Fluoroscopically guided steroid injections

Over 283,000 gastrostomy-related services were performed in 2003, 10% of these were performed by radiology service [ 2 ]. The important benefits of enteral nutrition have been well established. In their review of the published literature, Gramlich et al. have confirmed that patients have less infectious complications when on enteral feedings [ 3 ]. PFG-tube placement has several advantages. Firstly, gastric access for insufflation can be readily obtained with a small feeding tube which the patient can swallow or can be guided into the stomach using fluoroscopy. Where gastric access is difficult because of tumor or other defects, a five French (F) angled catheter and guide wire can be readily passed under fluoroscopy. Secondly, as we have illustrated, fluoroscopy is much better at outlining the distended stomach when transillumination is not possible with the endoscope. Since BMI above 30 is a known risk factor for complications and mortality post tube placement [ 4 ], multiplanar imaging must be used to exclude viscera from the intended access path. A steep RAO view of the abdomen or true lateral view is helpful in identifying viscera intestinal components anterior to the stomach. Additionally, very dilute barium given the day before the exam serves to highlight the colon and prevent inadvertent transcolonic peg tube access. Lastly, if attempts to pass the guide wire up the esophagus fail, then the gastric tube can be snared and used to advance the snare to the oropharynx for capture. Lastly, if access to the esophagus proves to be elusive, then two or three T-fasteners might be placed to secure the stomach to the anterior abdominal wall and the balloon-tipped G-tube passed into the stomach with a track developed by a 24 French dilator and peel-away sheath. The gastric balloon is inflated and the peel-away sheath removed.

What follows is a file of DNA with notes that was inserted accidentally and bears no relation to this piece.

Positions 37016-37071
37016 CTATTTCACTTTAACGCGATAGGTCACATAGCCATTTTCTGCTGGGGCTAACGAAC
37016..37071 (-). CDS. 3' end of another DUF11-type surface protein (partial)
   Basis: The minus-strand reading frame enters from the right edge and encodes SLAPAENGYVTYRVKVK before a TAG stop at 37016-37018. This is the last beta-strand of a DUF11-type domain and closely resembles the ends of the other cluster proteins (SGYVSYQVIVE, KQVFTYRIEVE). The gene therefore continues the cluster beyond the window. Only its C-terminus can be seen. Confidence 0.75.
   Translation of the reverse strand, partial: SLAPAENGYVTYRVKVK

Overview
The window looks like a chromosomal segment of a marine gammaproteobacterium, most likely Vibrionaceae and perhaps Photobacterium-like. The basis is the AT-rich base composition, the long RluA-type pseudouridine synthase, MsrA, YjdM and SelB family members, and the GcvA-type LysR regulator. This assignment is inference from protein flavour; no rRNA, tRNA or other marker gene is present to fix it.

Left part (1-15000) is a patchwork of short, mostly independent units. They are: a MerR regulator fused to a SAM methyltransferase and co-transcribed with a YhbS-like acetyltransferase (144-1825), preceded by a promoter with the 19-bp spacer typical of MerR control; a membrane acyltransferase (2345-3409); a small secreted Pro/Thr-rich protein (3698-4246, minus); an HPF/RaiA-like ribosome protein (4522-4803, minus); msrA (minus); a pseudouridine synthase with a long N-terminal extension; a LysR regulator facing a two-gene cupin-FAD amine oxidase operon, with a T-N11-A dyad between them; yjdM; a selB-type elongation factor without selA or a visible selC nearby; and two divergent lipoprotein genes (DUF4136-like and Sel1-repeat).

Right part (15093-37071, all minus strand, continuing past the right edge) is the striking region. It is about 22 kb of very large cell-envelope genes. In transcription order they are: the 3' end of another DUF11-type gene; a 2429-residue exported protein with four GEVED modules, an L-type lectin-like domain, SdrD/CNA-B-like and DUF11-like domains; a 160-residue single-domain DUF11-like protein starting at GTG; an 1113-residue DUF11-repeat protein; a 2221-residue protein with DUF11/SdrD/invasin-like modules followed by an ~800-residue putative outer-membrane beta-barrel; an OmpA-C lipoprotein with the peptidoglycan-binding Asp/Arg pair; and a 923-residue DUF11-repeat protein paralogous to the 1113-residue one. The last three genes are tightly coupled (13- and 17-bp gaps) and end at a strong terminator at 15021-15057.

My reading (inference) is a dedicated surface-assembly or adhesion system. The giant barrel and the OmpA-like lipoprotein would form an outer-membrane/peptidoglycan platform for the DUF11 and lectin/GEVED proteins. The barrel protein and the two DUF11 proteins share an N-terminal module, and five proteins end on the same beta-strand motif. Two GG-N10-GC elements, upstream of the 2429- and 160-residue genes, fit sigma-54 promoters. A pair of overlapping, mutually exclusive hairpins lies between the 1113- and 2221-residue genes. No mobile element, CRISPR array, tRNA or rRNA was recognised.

Dr. Gerber specializes in the diagnosis and treatment of spine disorders, work and sports related injuries and the management of acute and chronic pain.  He offers patients an individualized and aggressive, nonsurgical treatment approach, which may consist of physical or occupational therapy, aquatic and therapeutic exercises, medications, local injections and/or fluoroscopically guided spinal injections. If surgery is necessary, he works closely with the areas best surgeons and will be able to coordinate both pre and post-operative pain management. Most importantly, Dr. Gerber is concerned with improving function and the quality of his patients lives.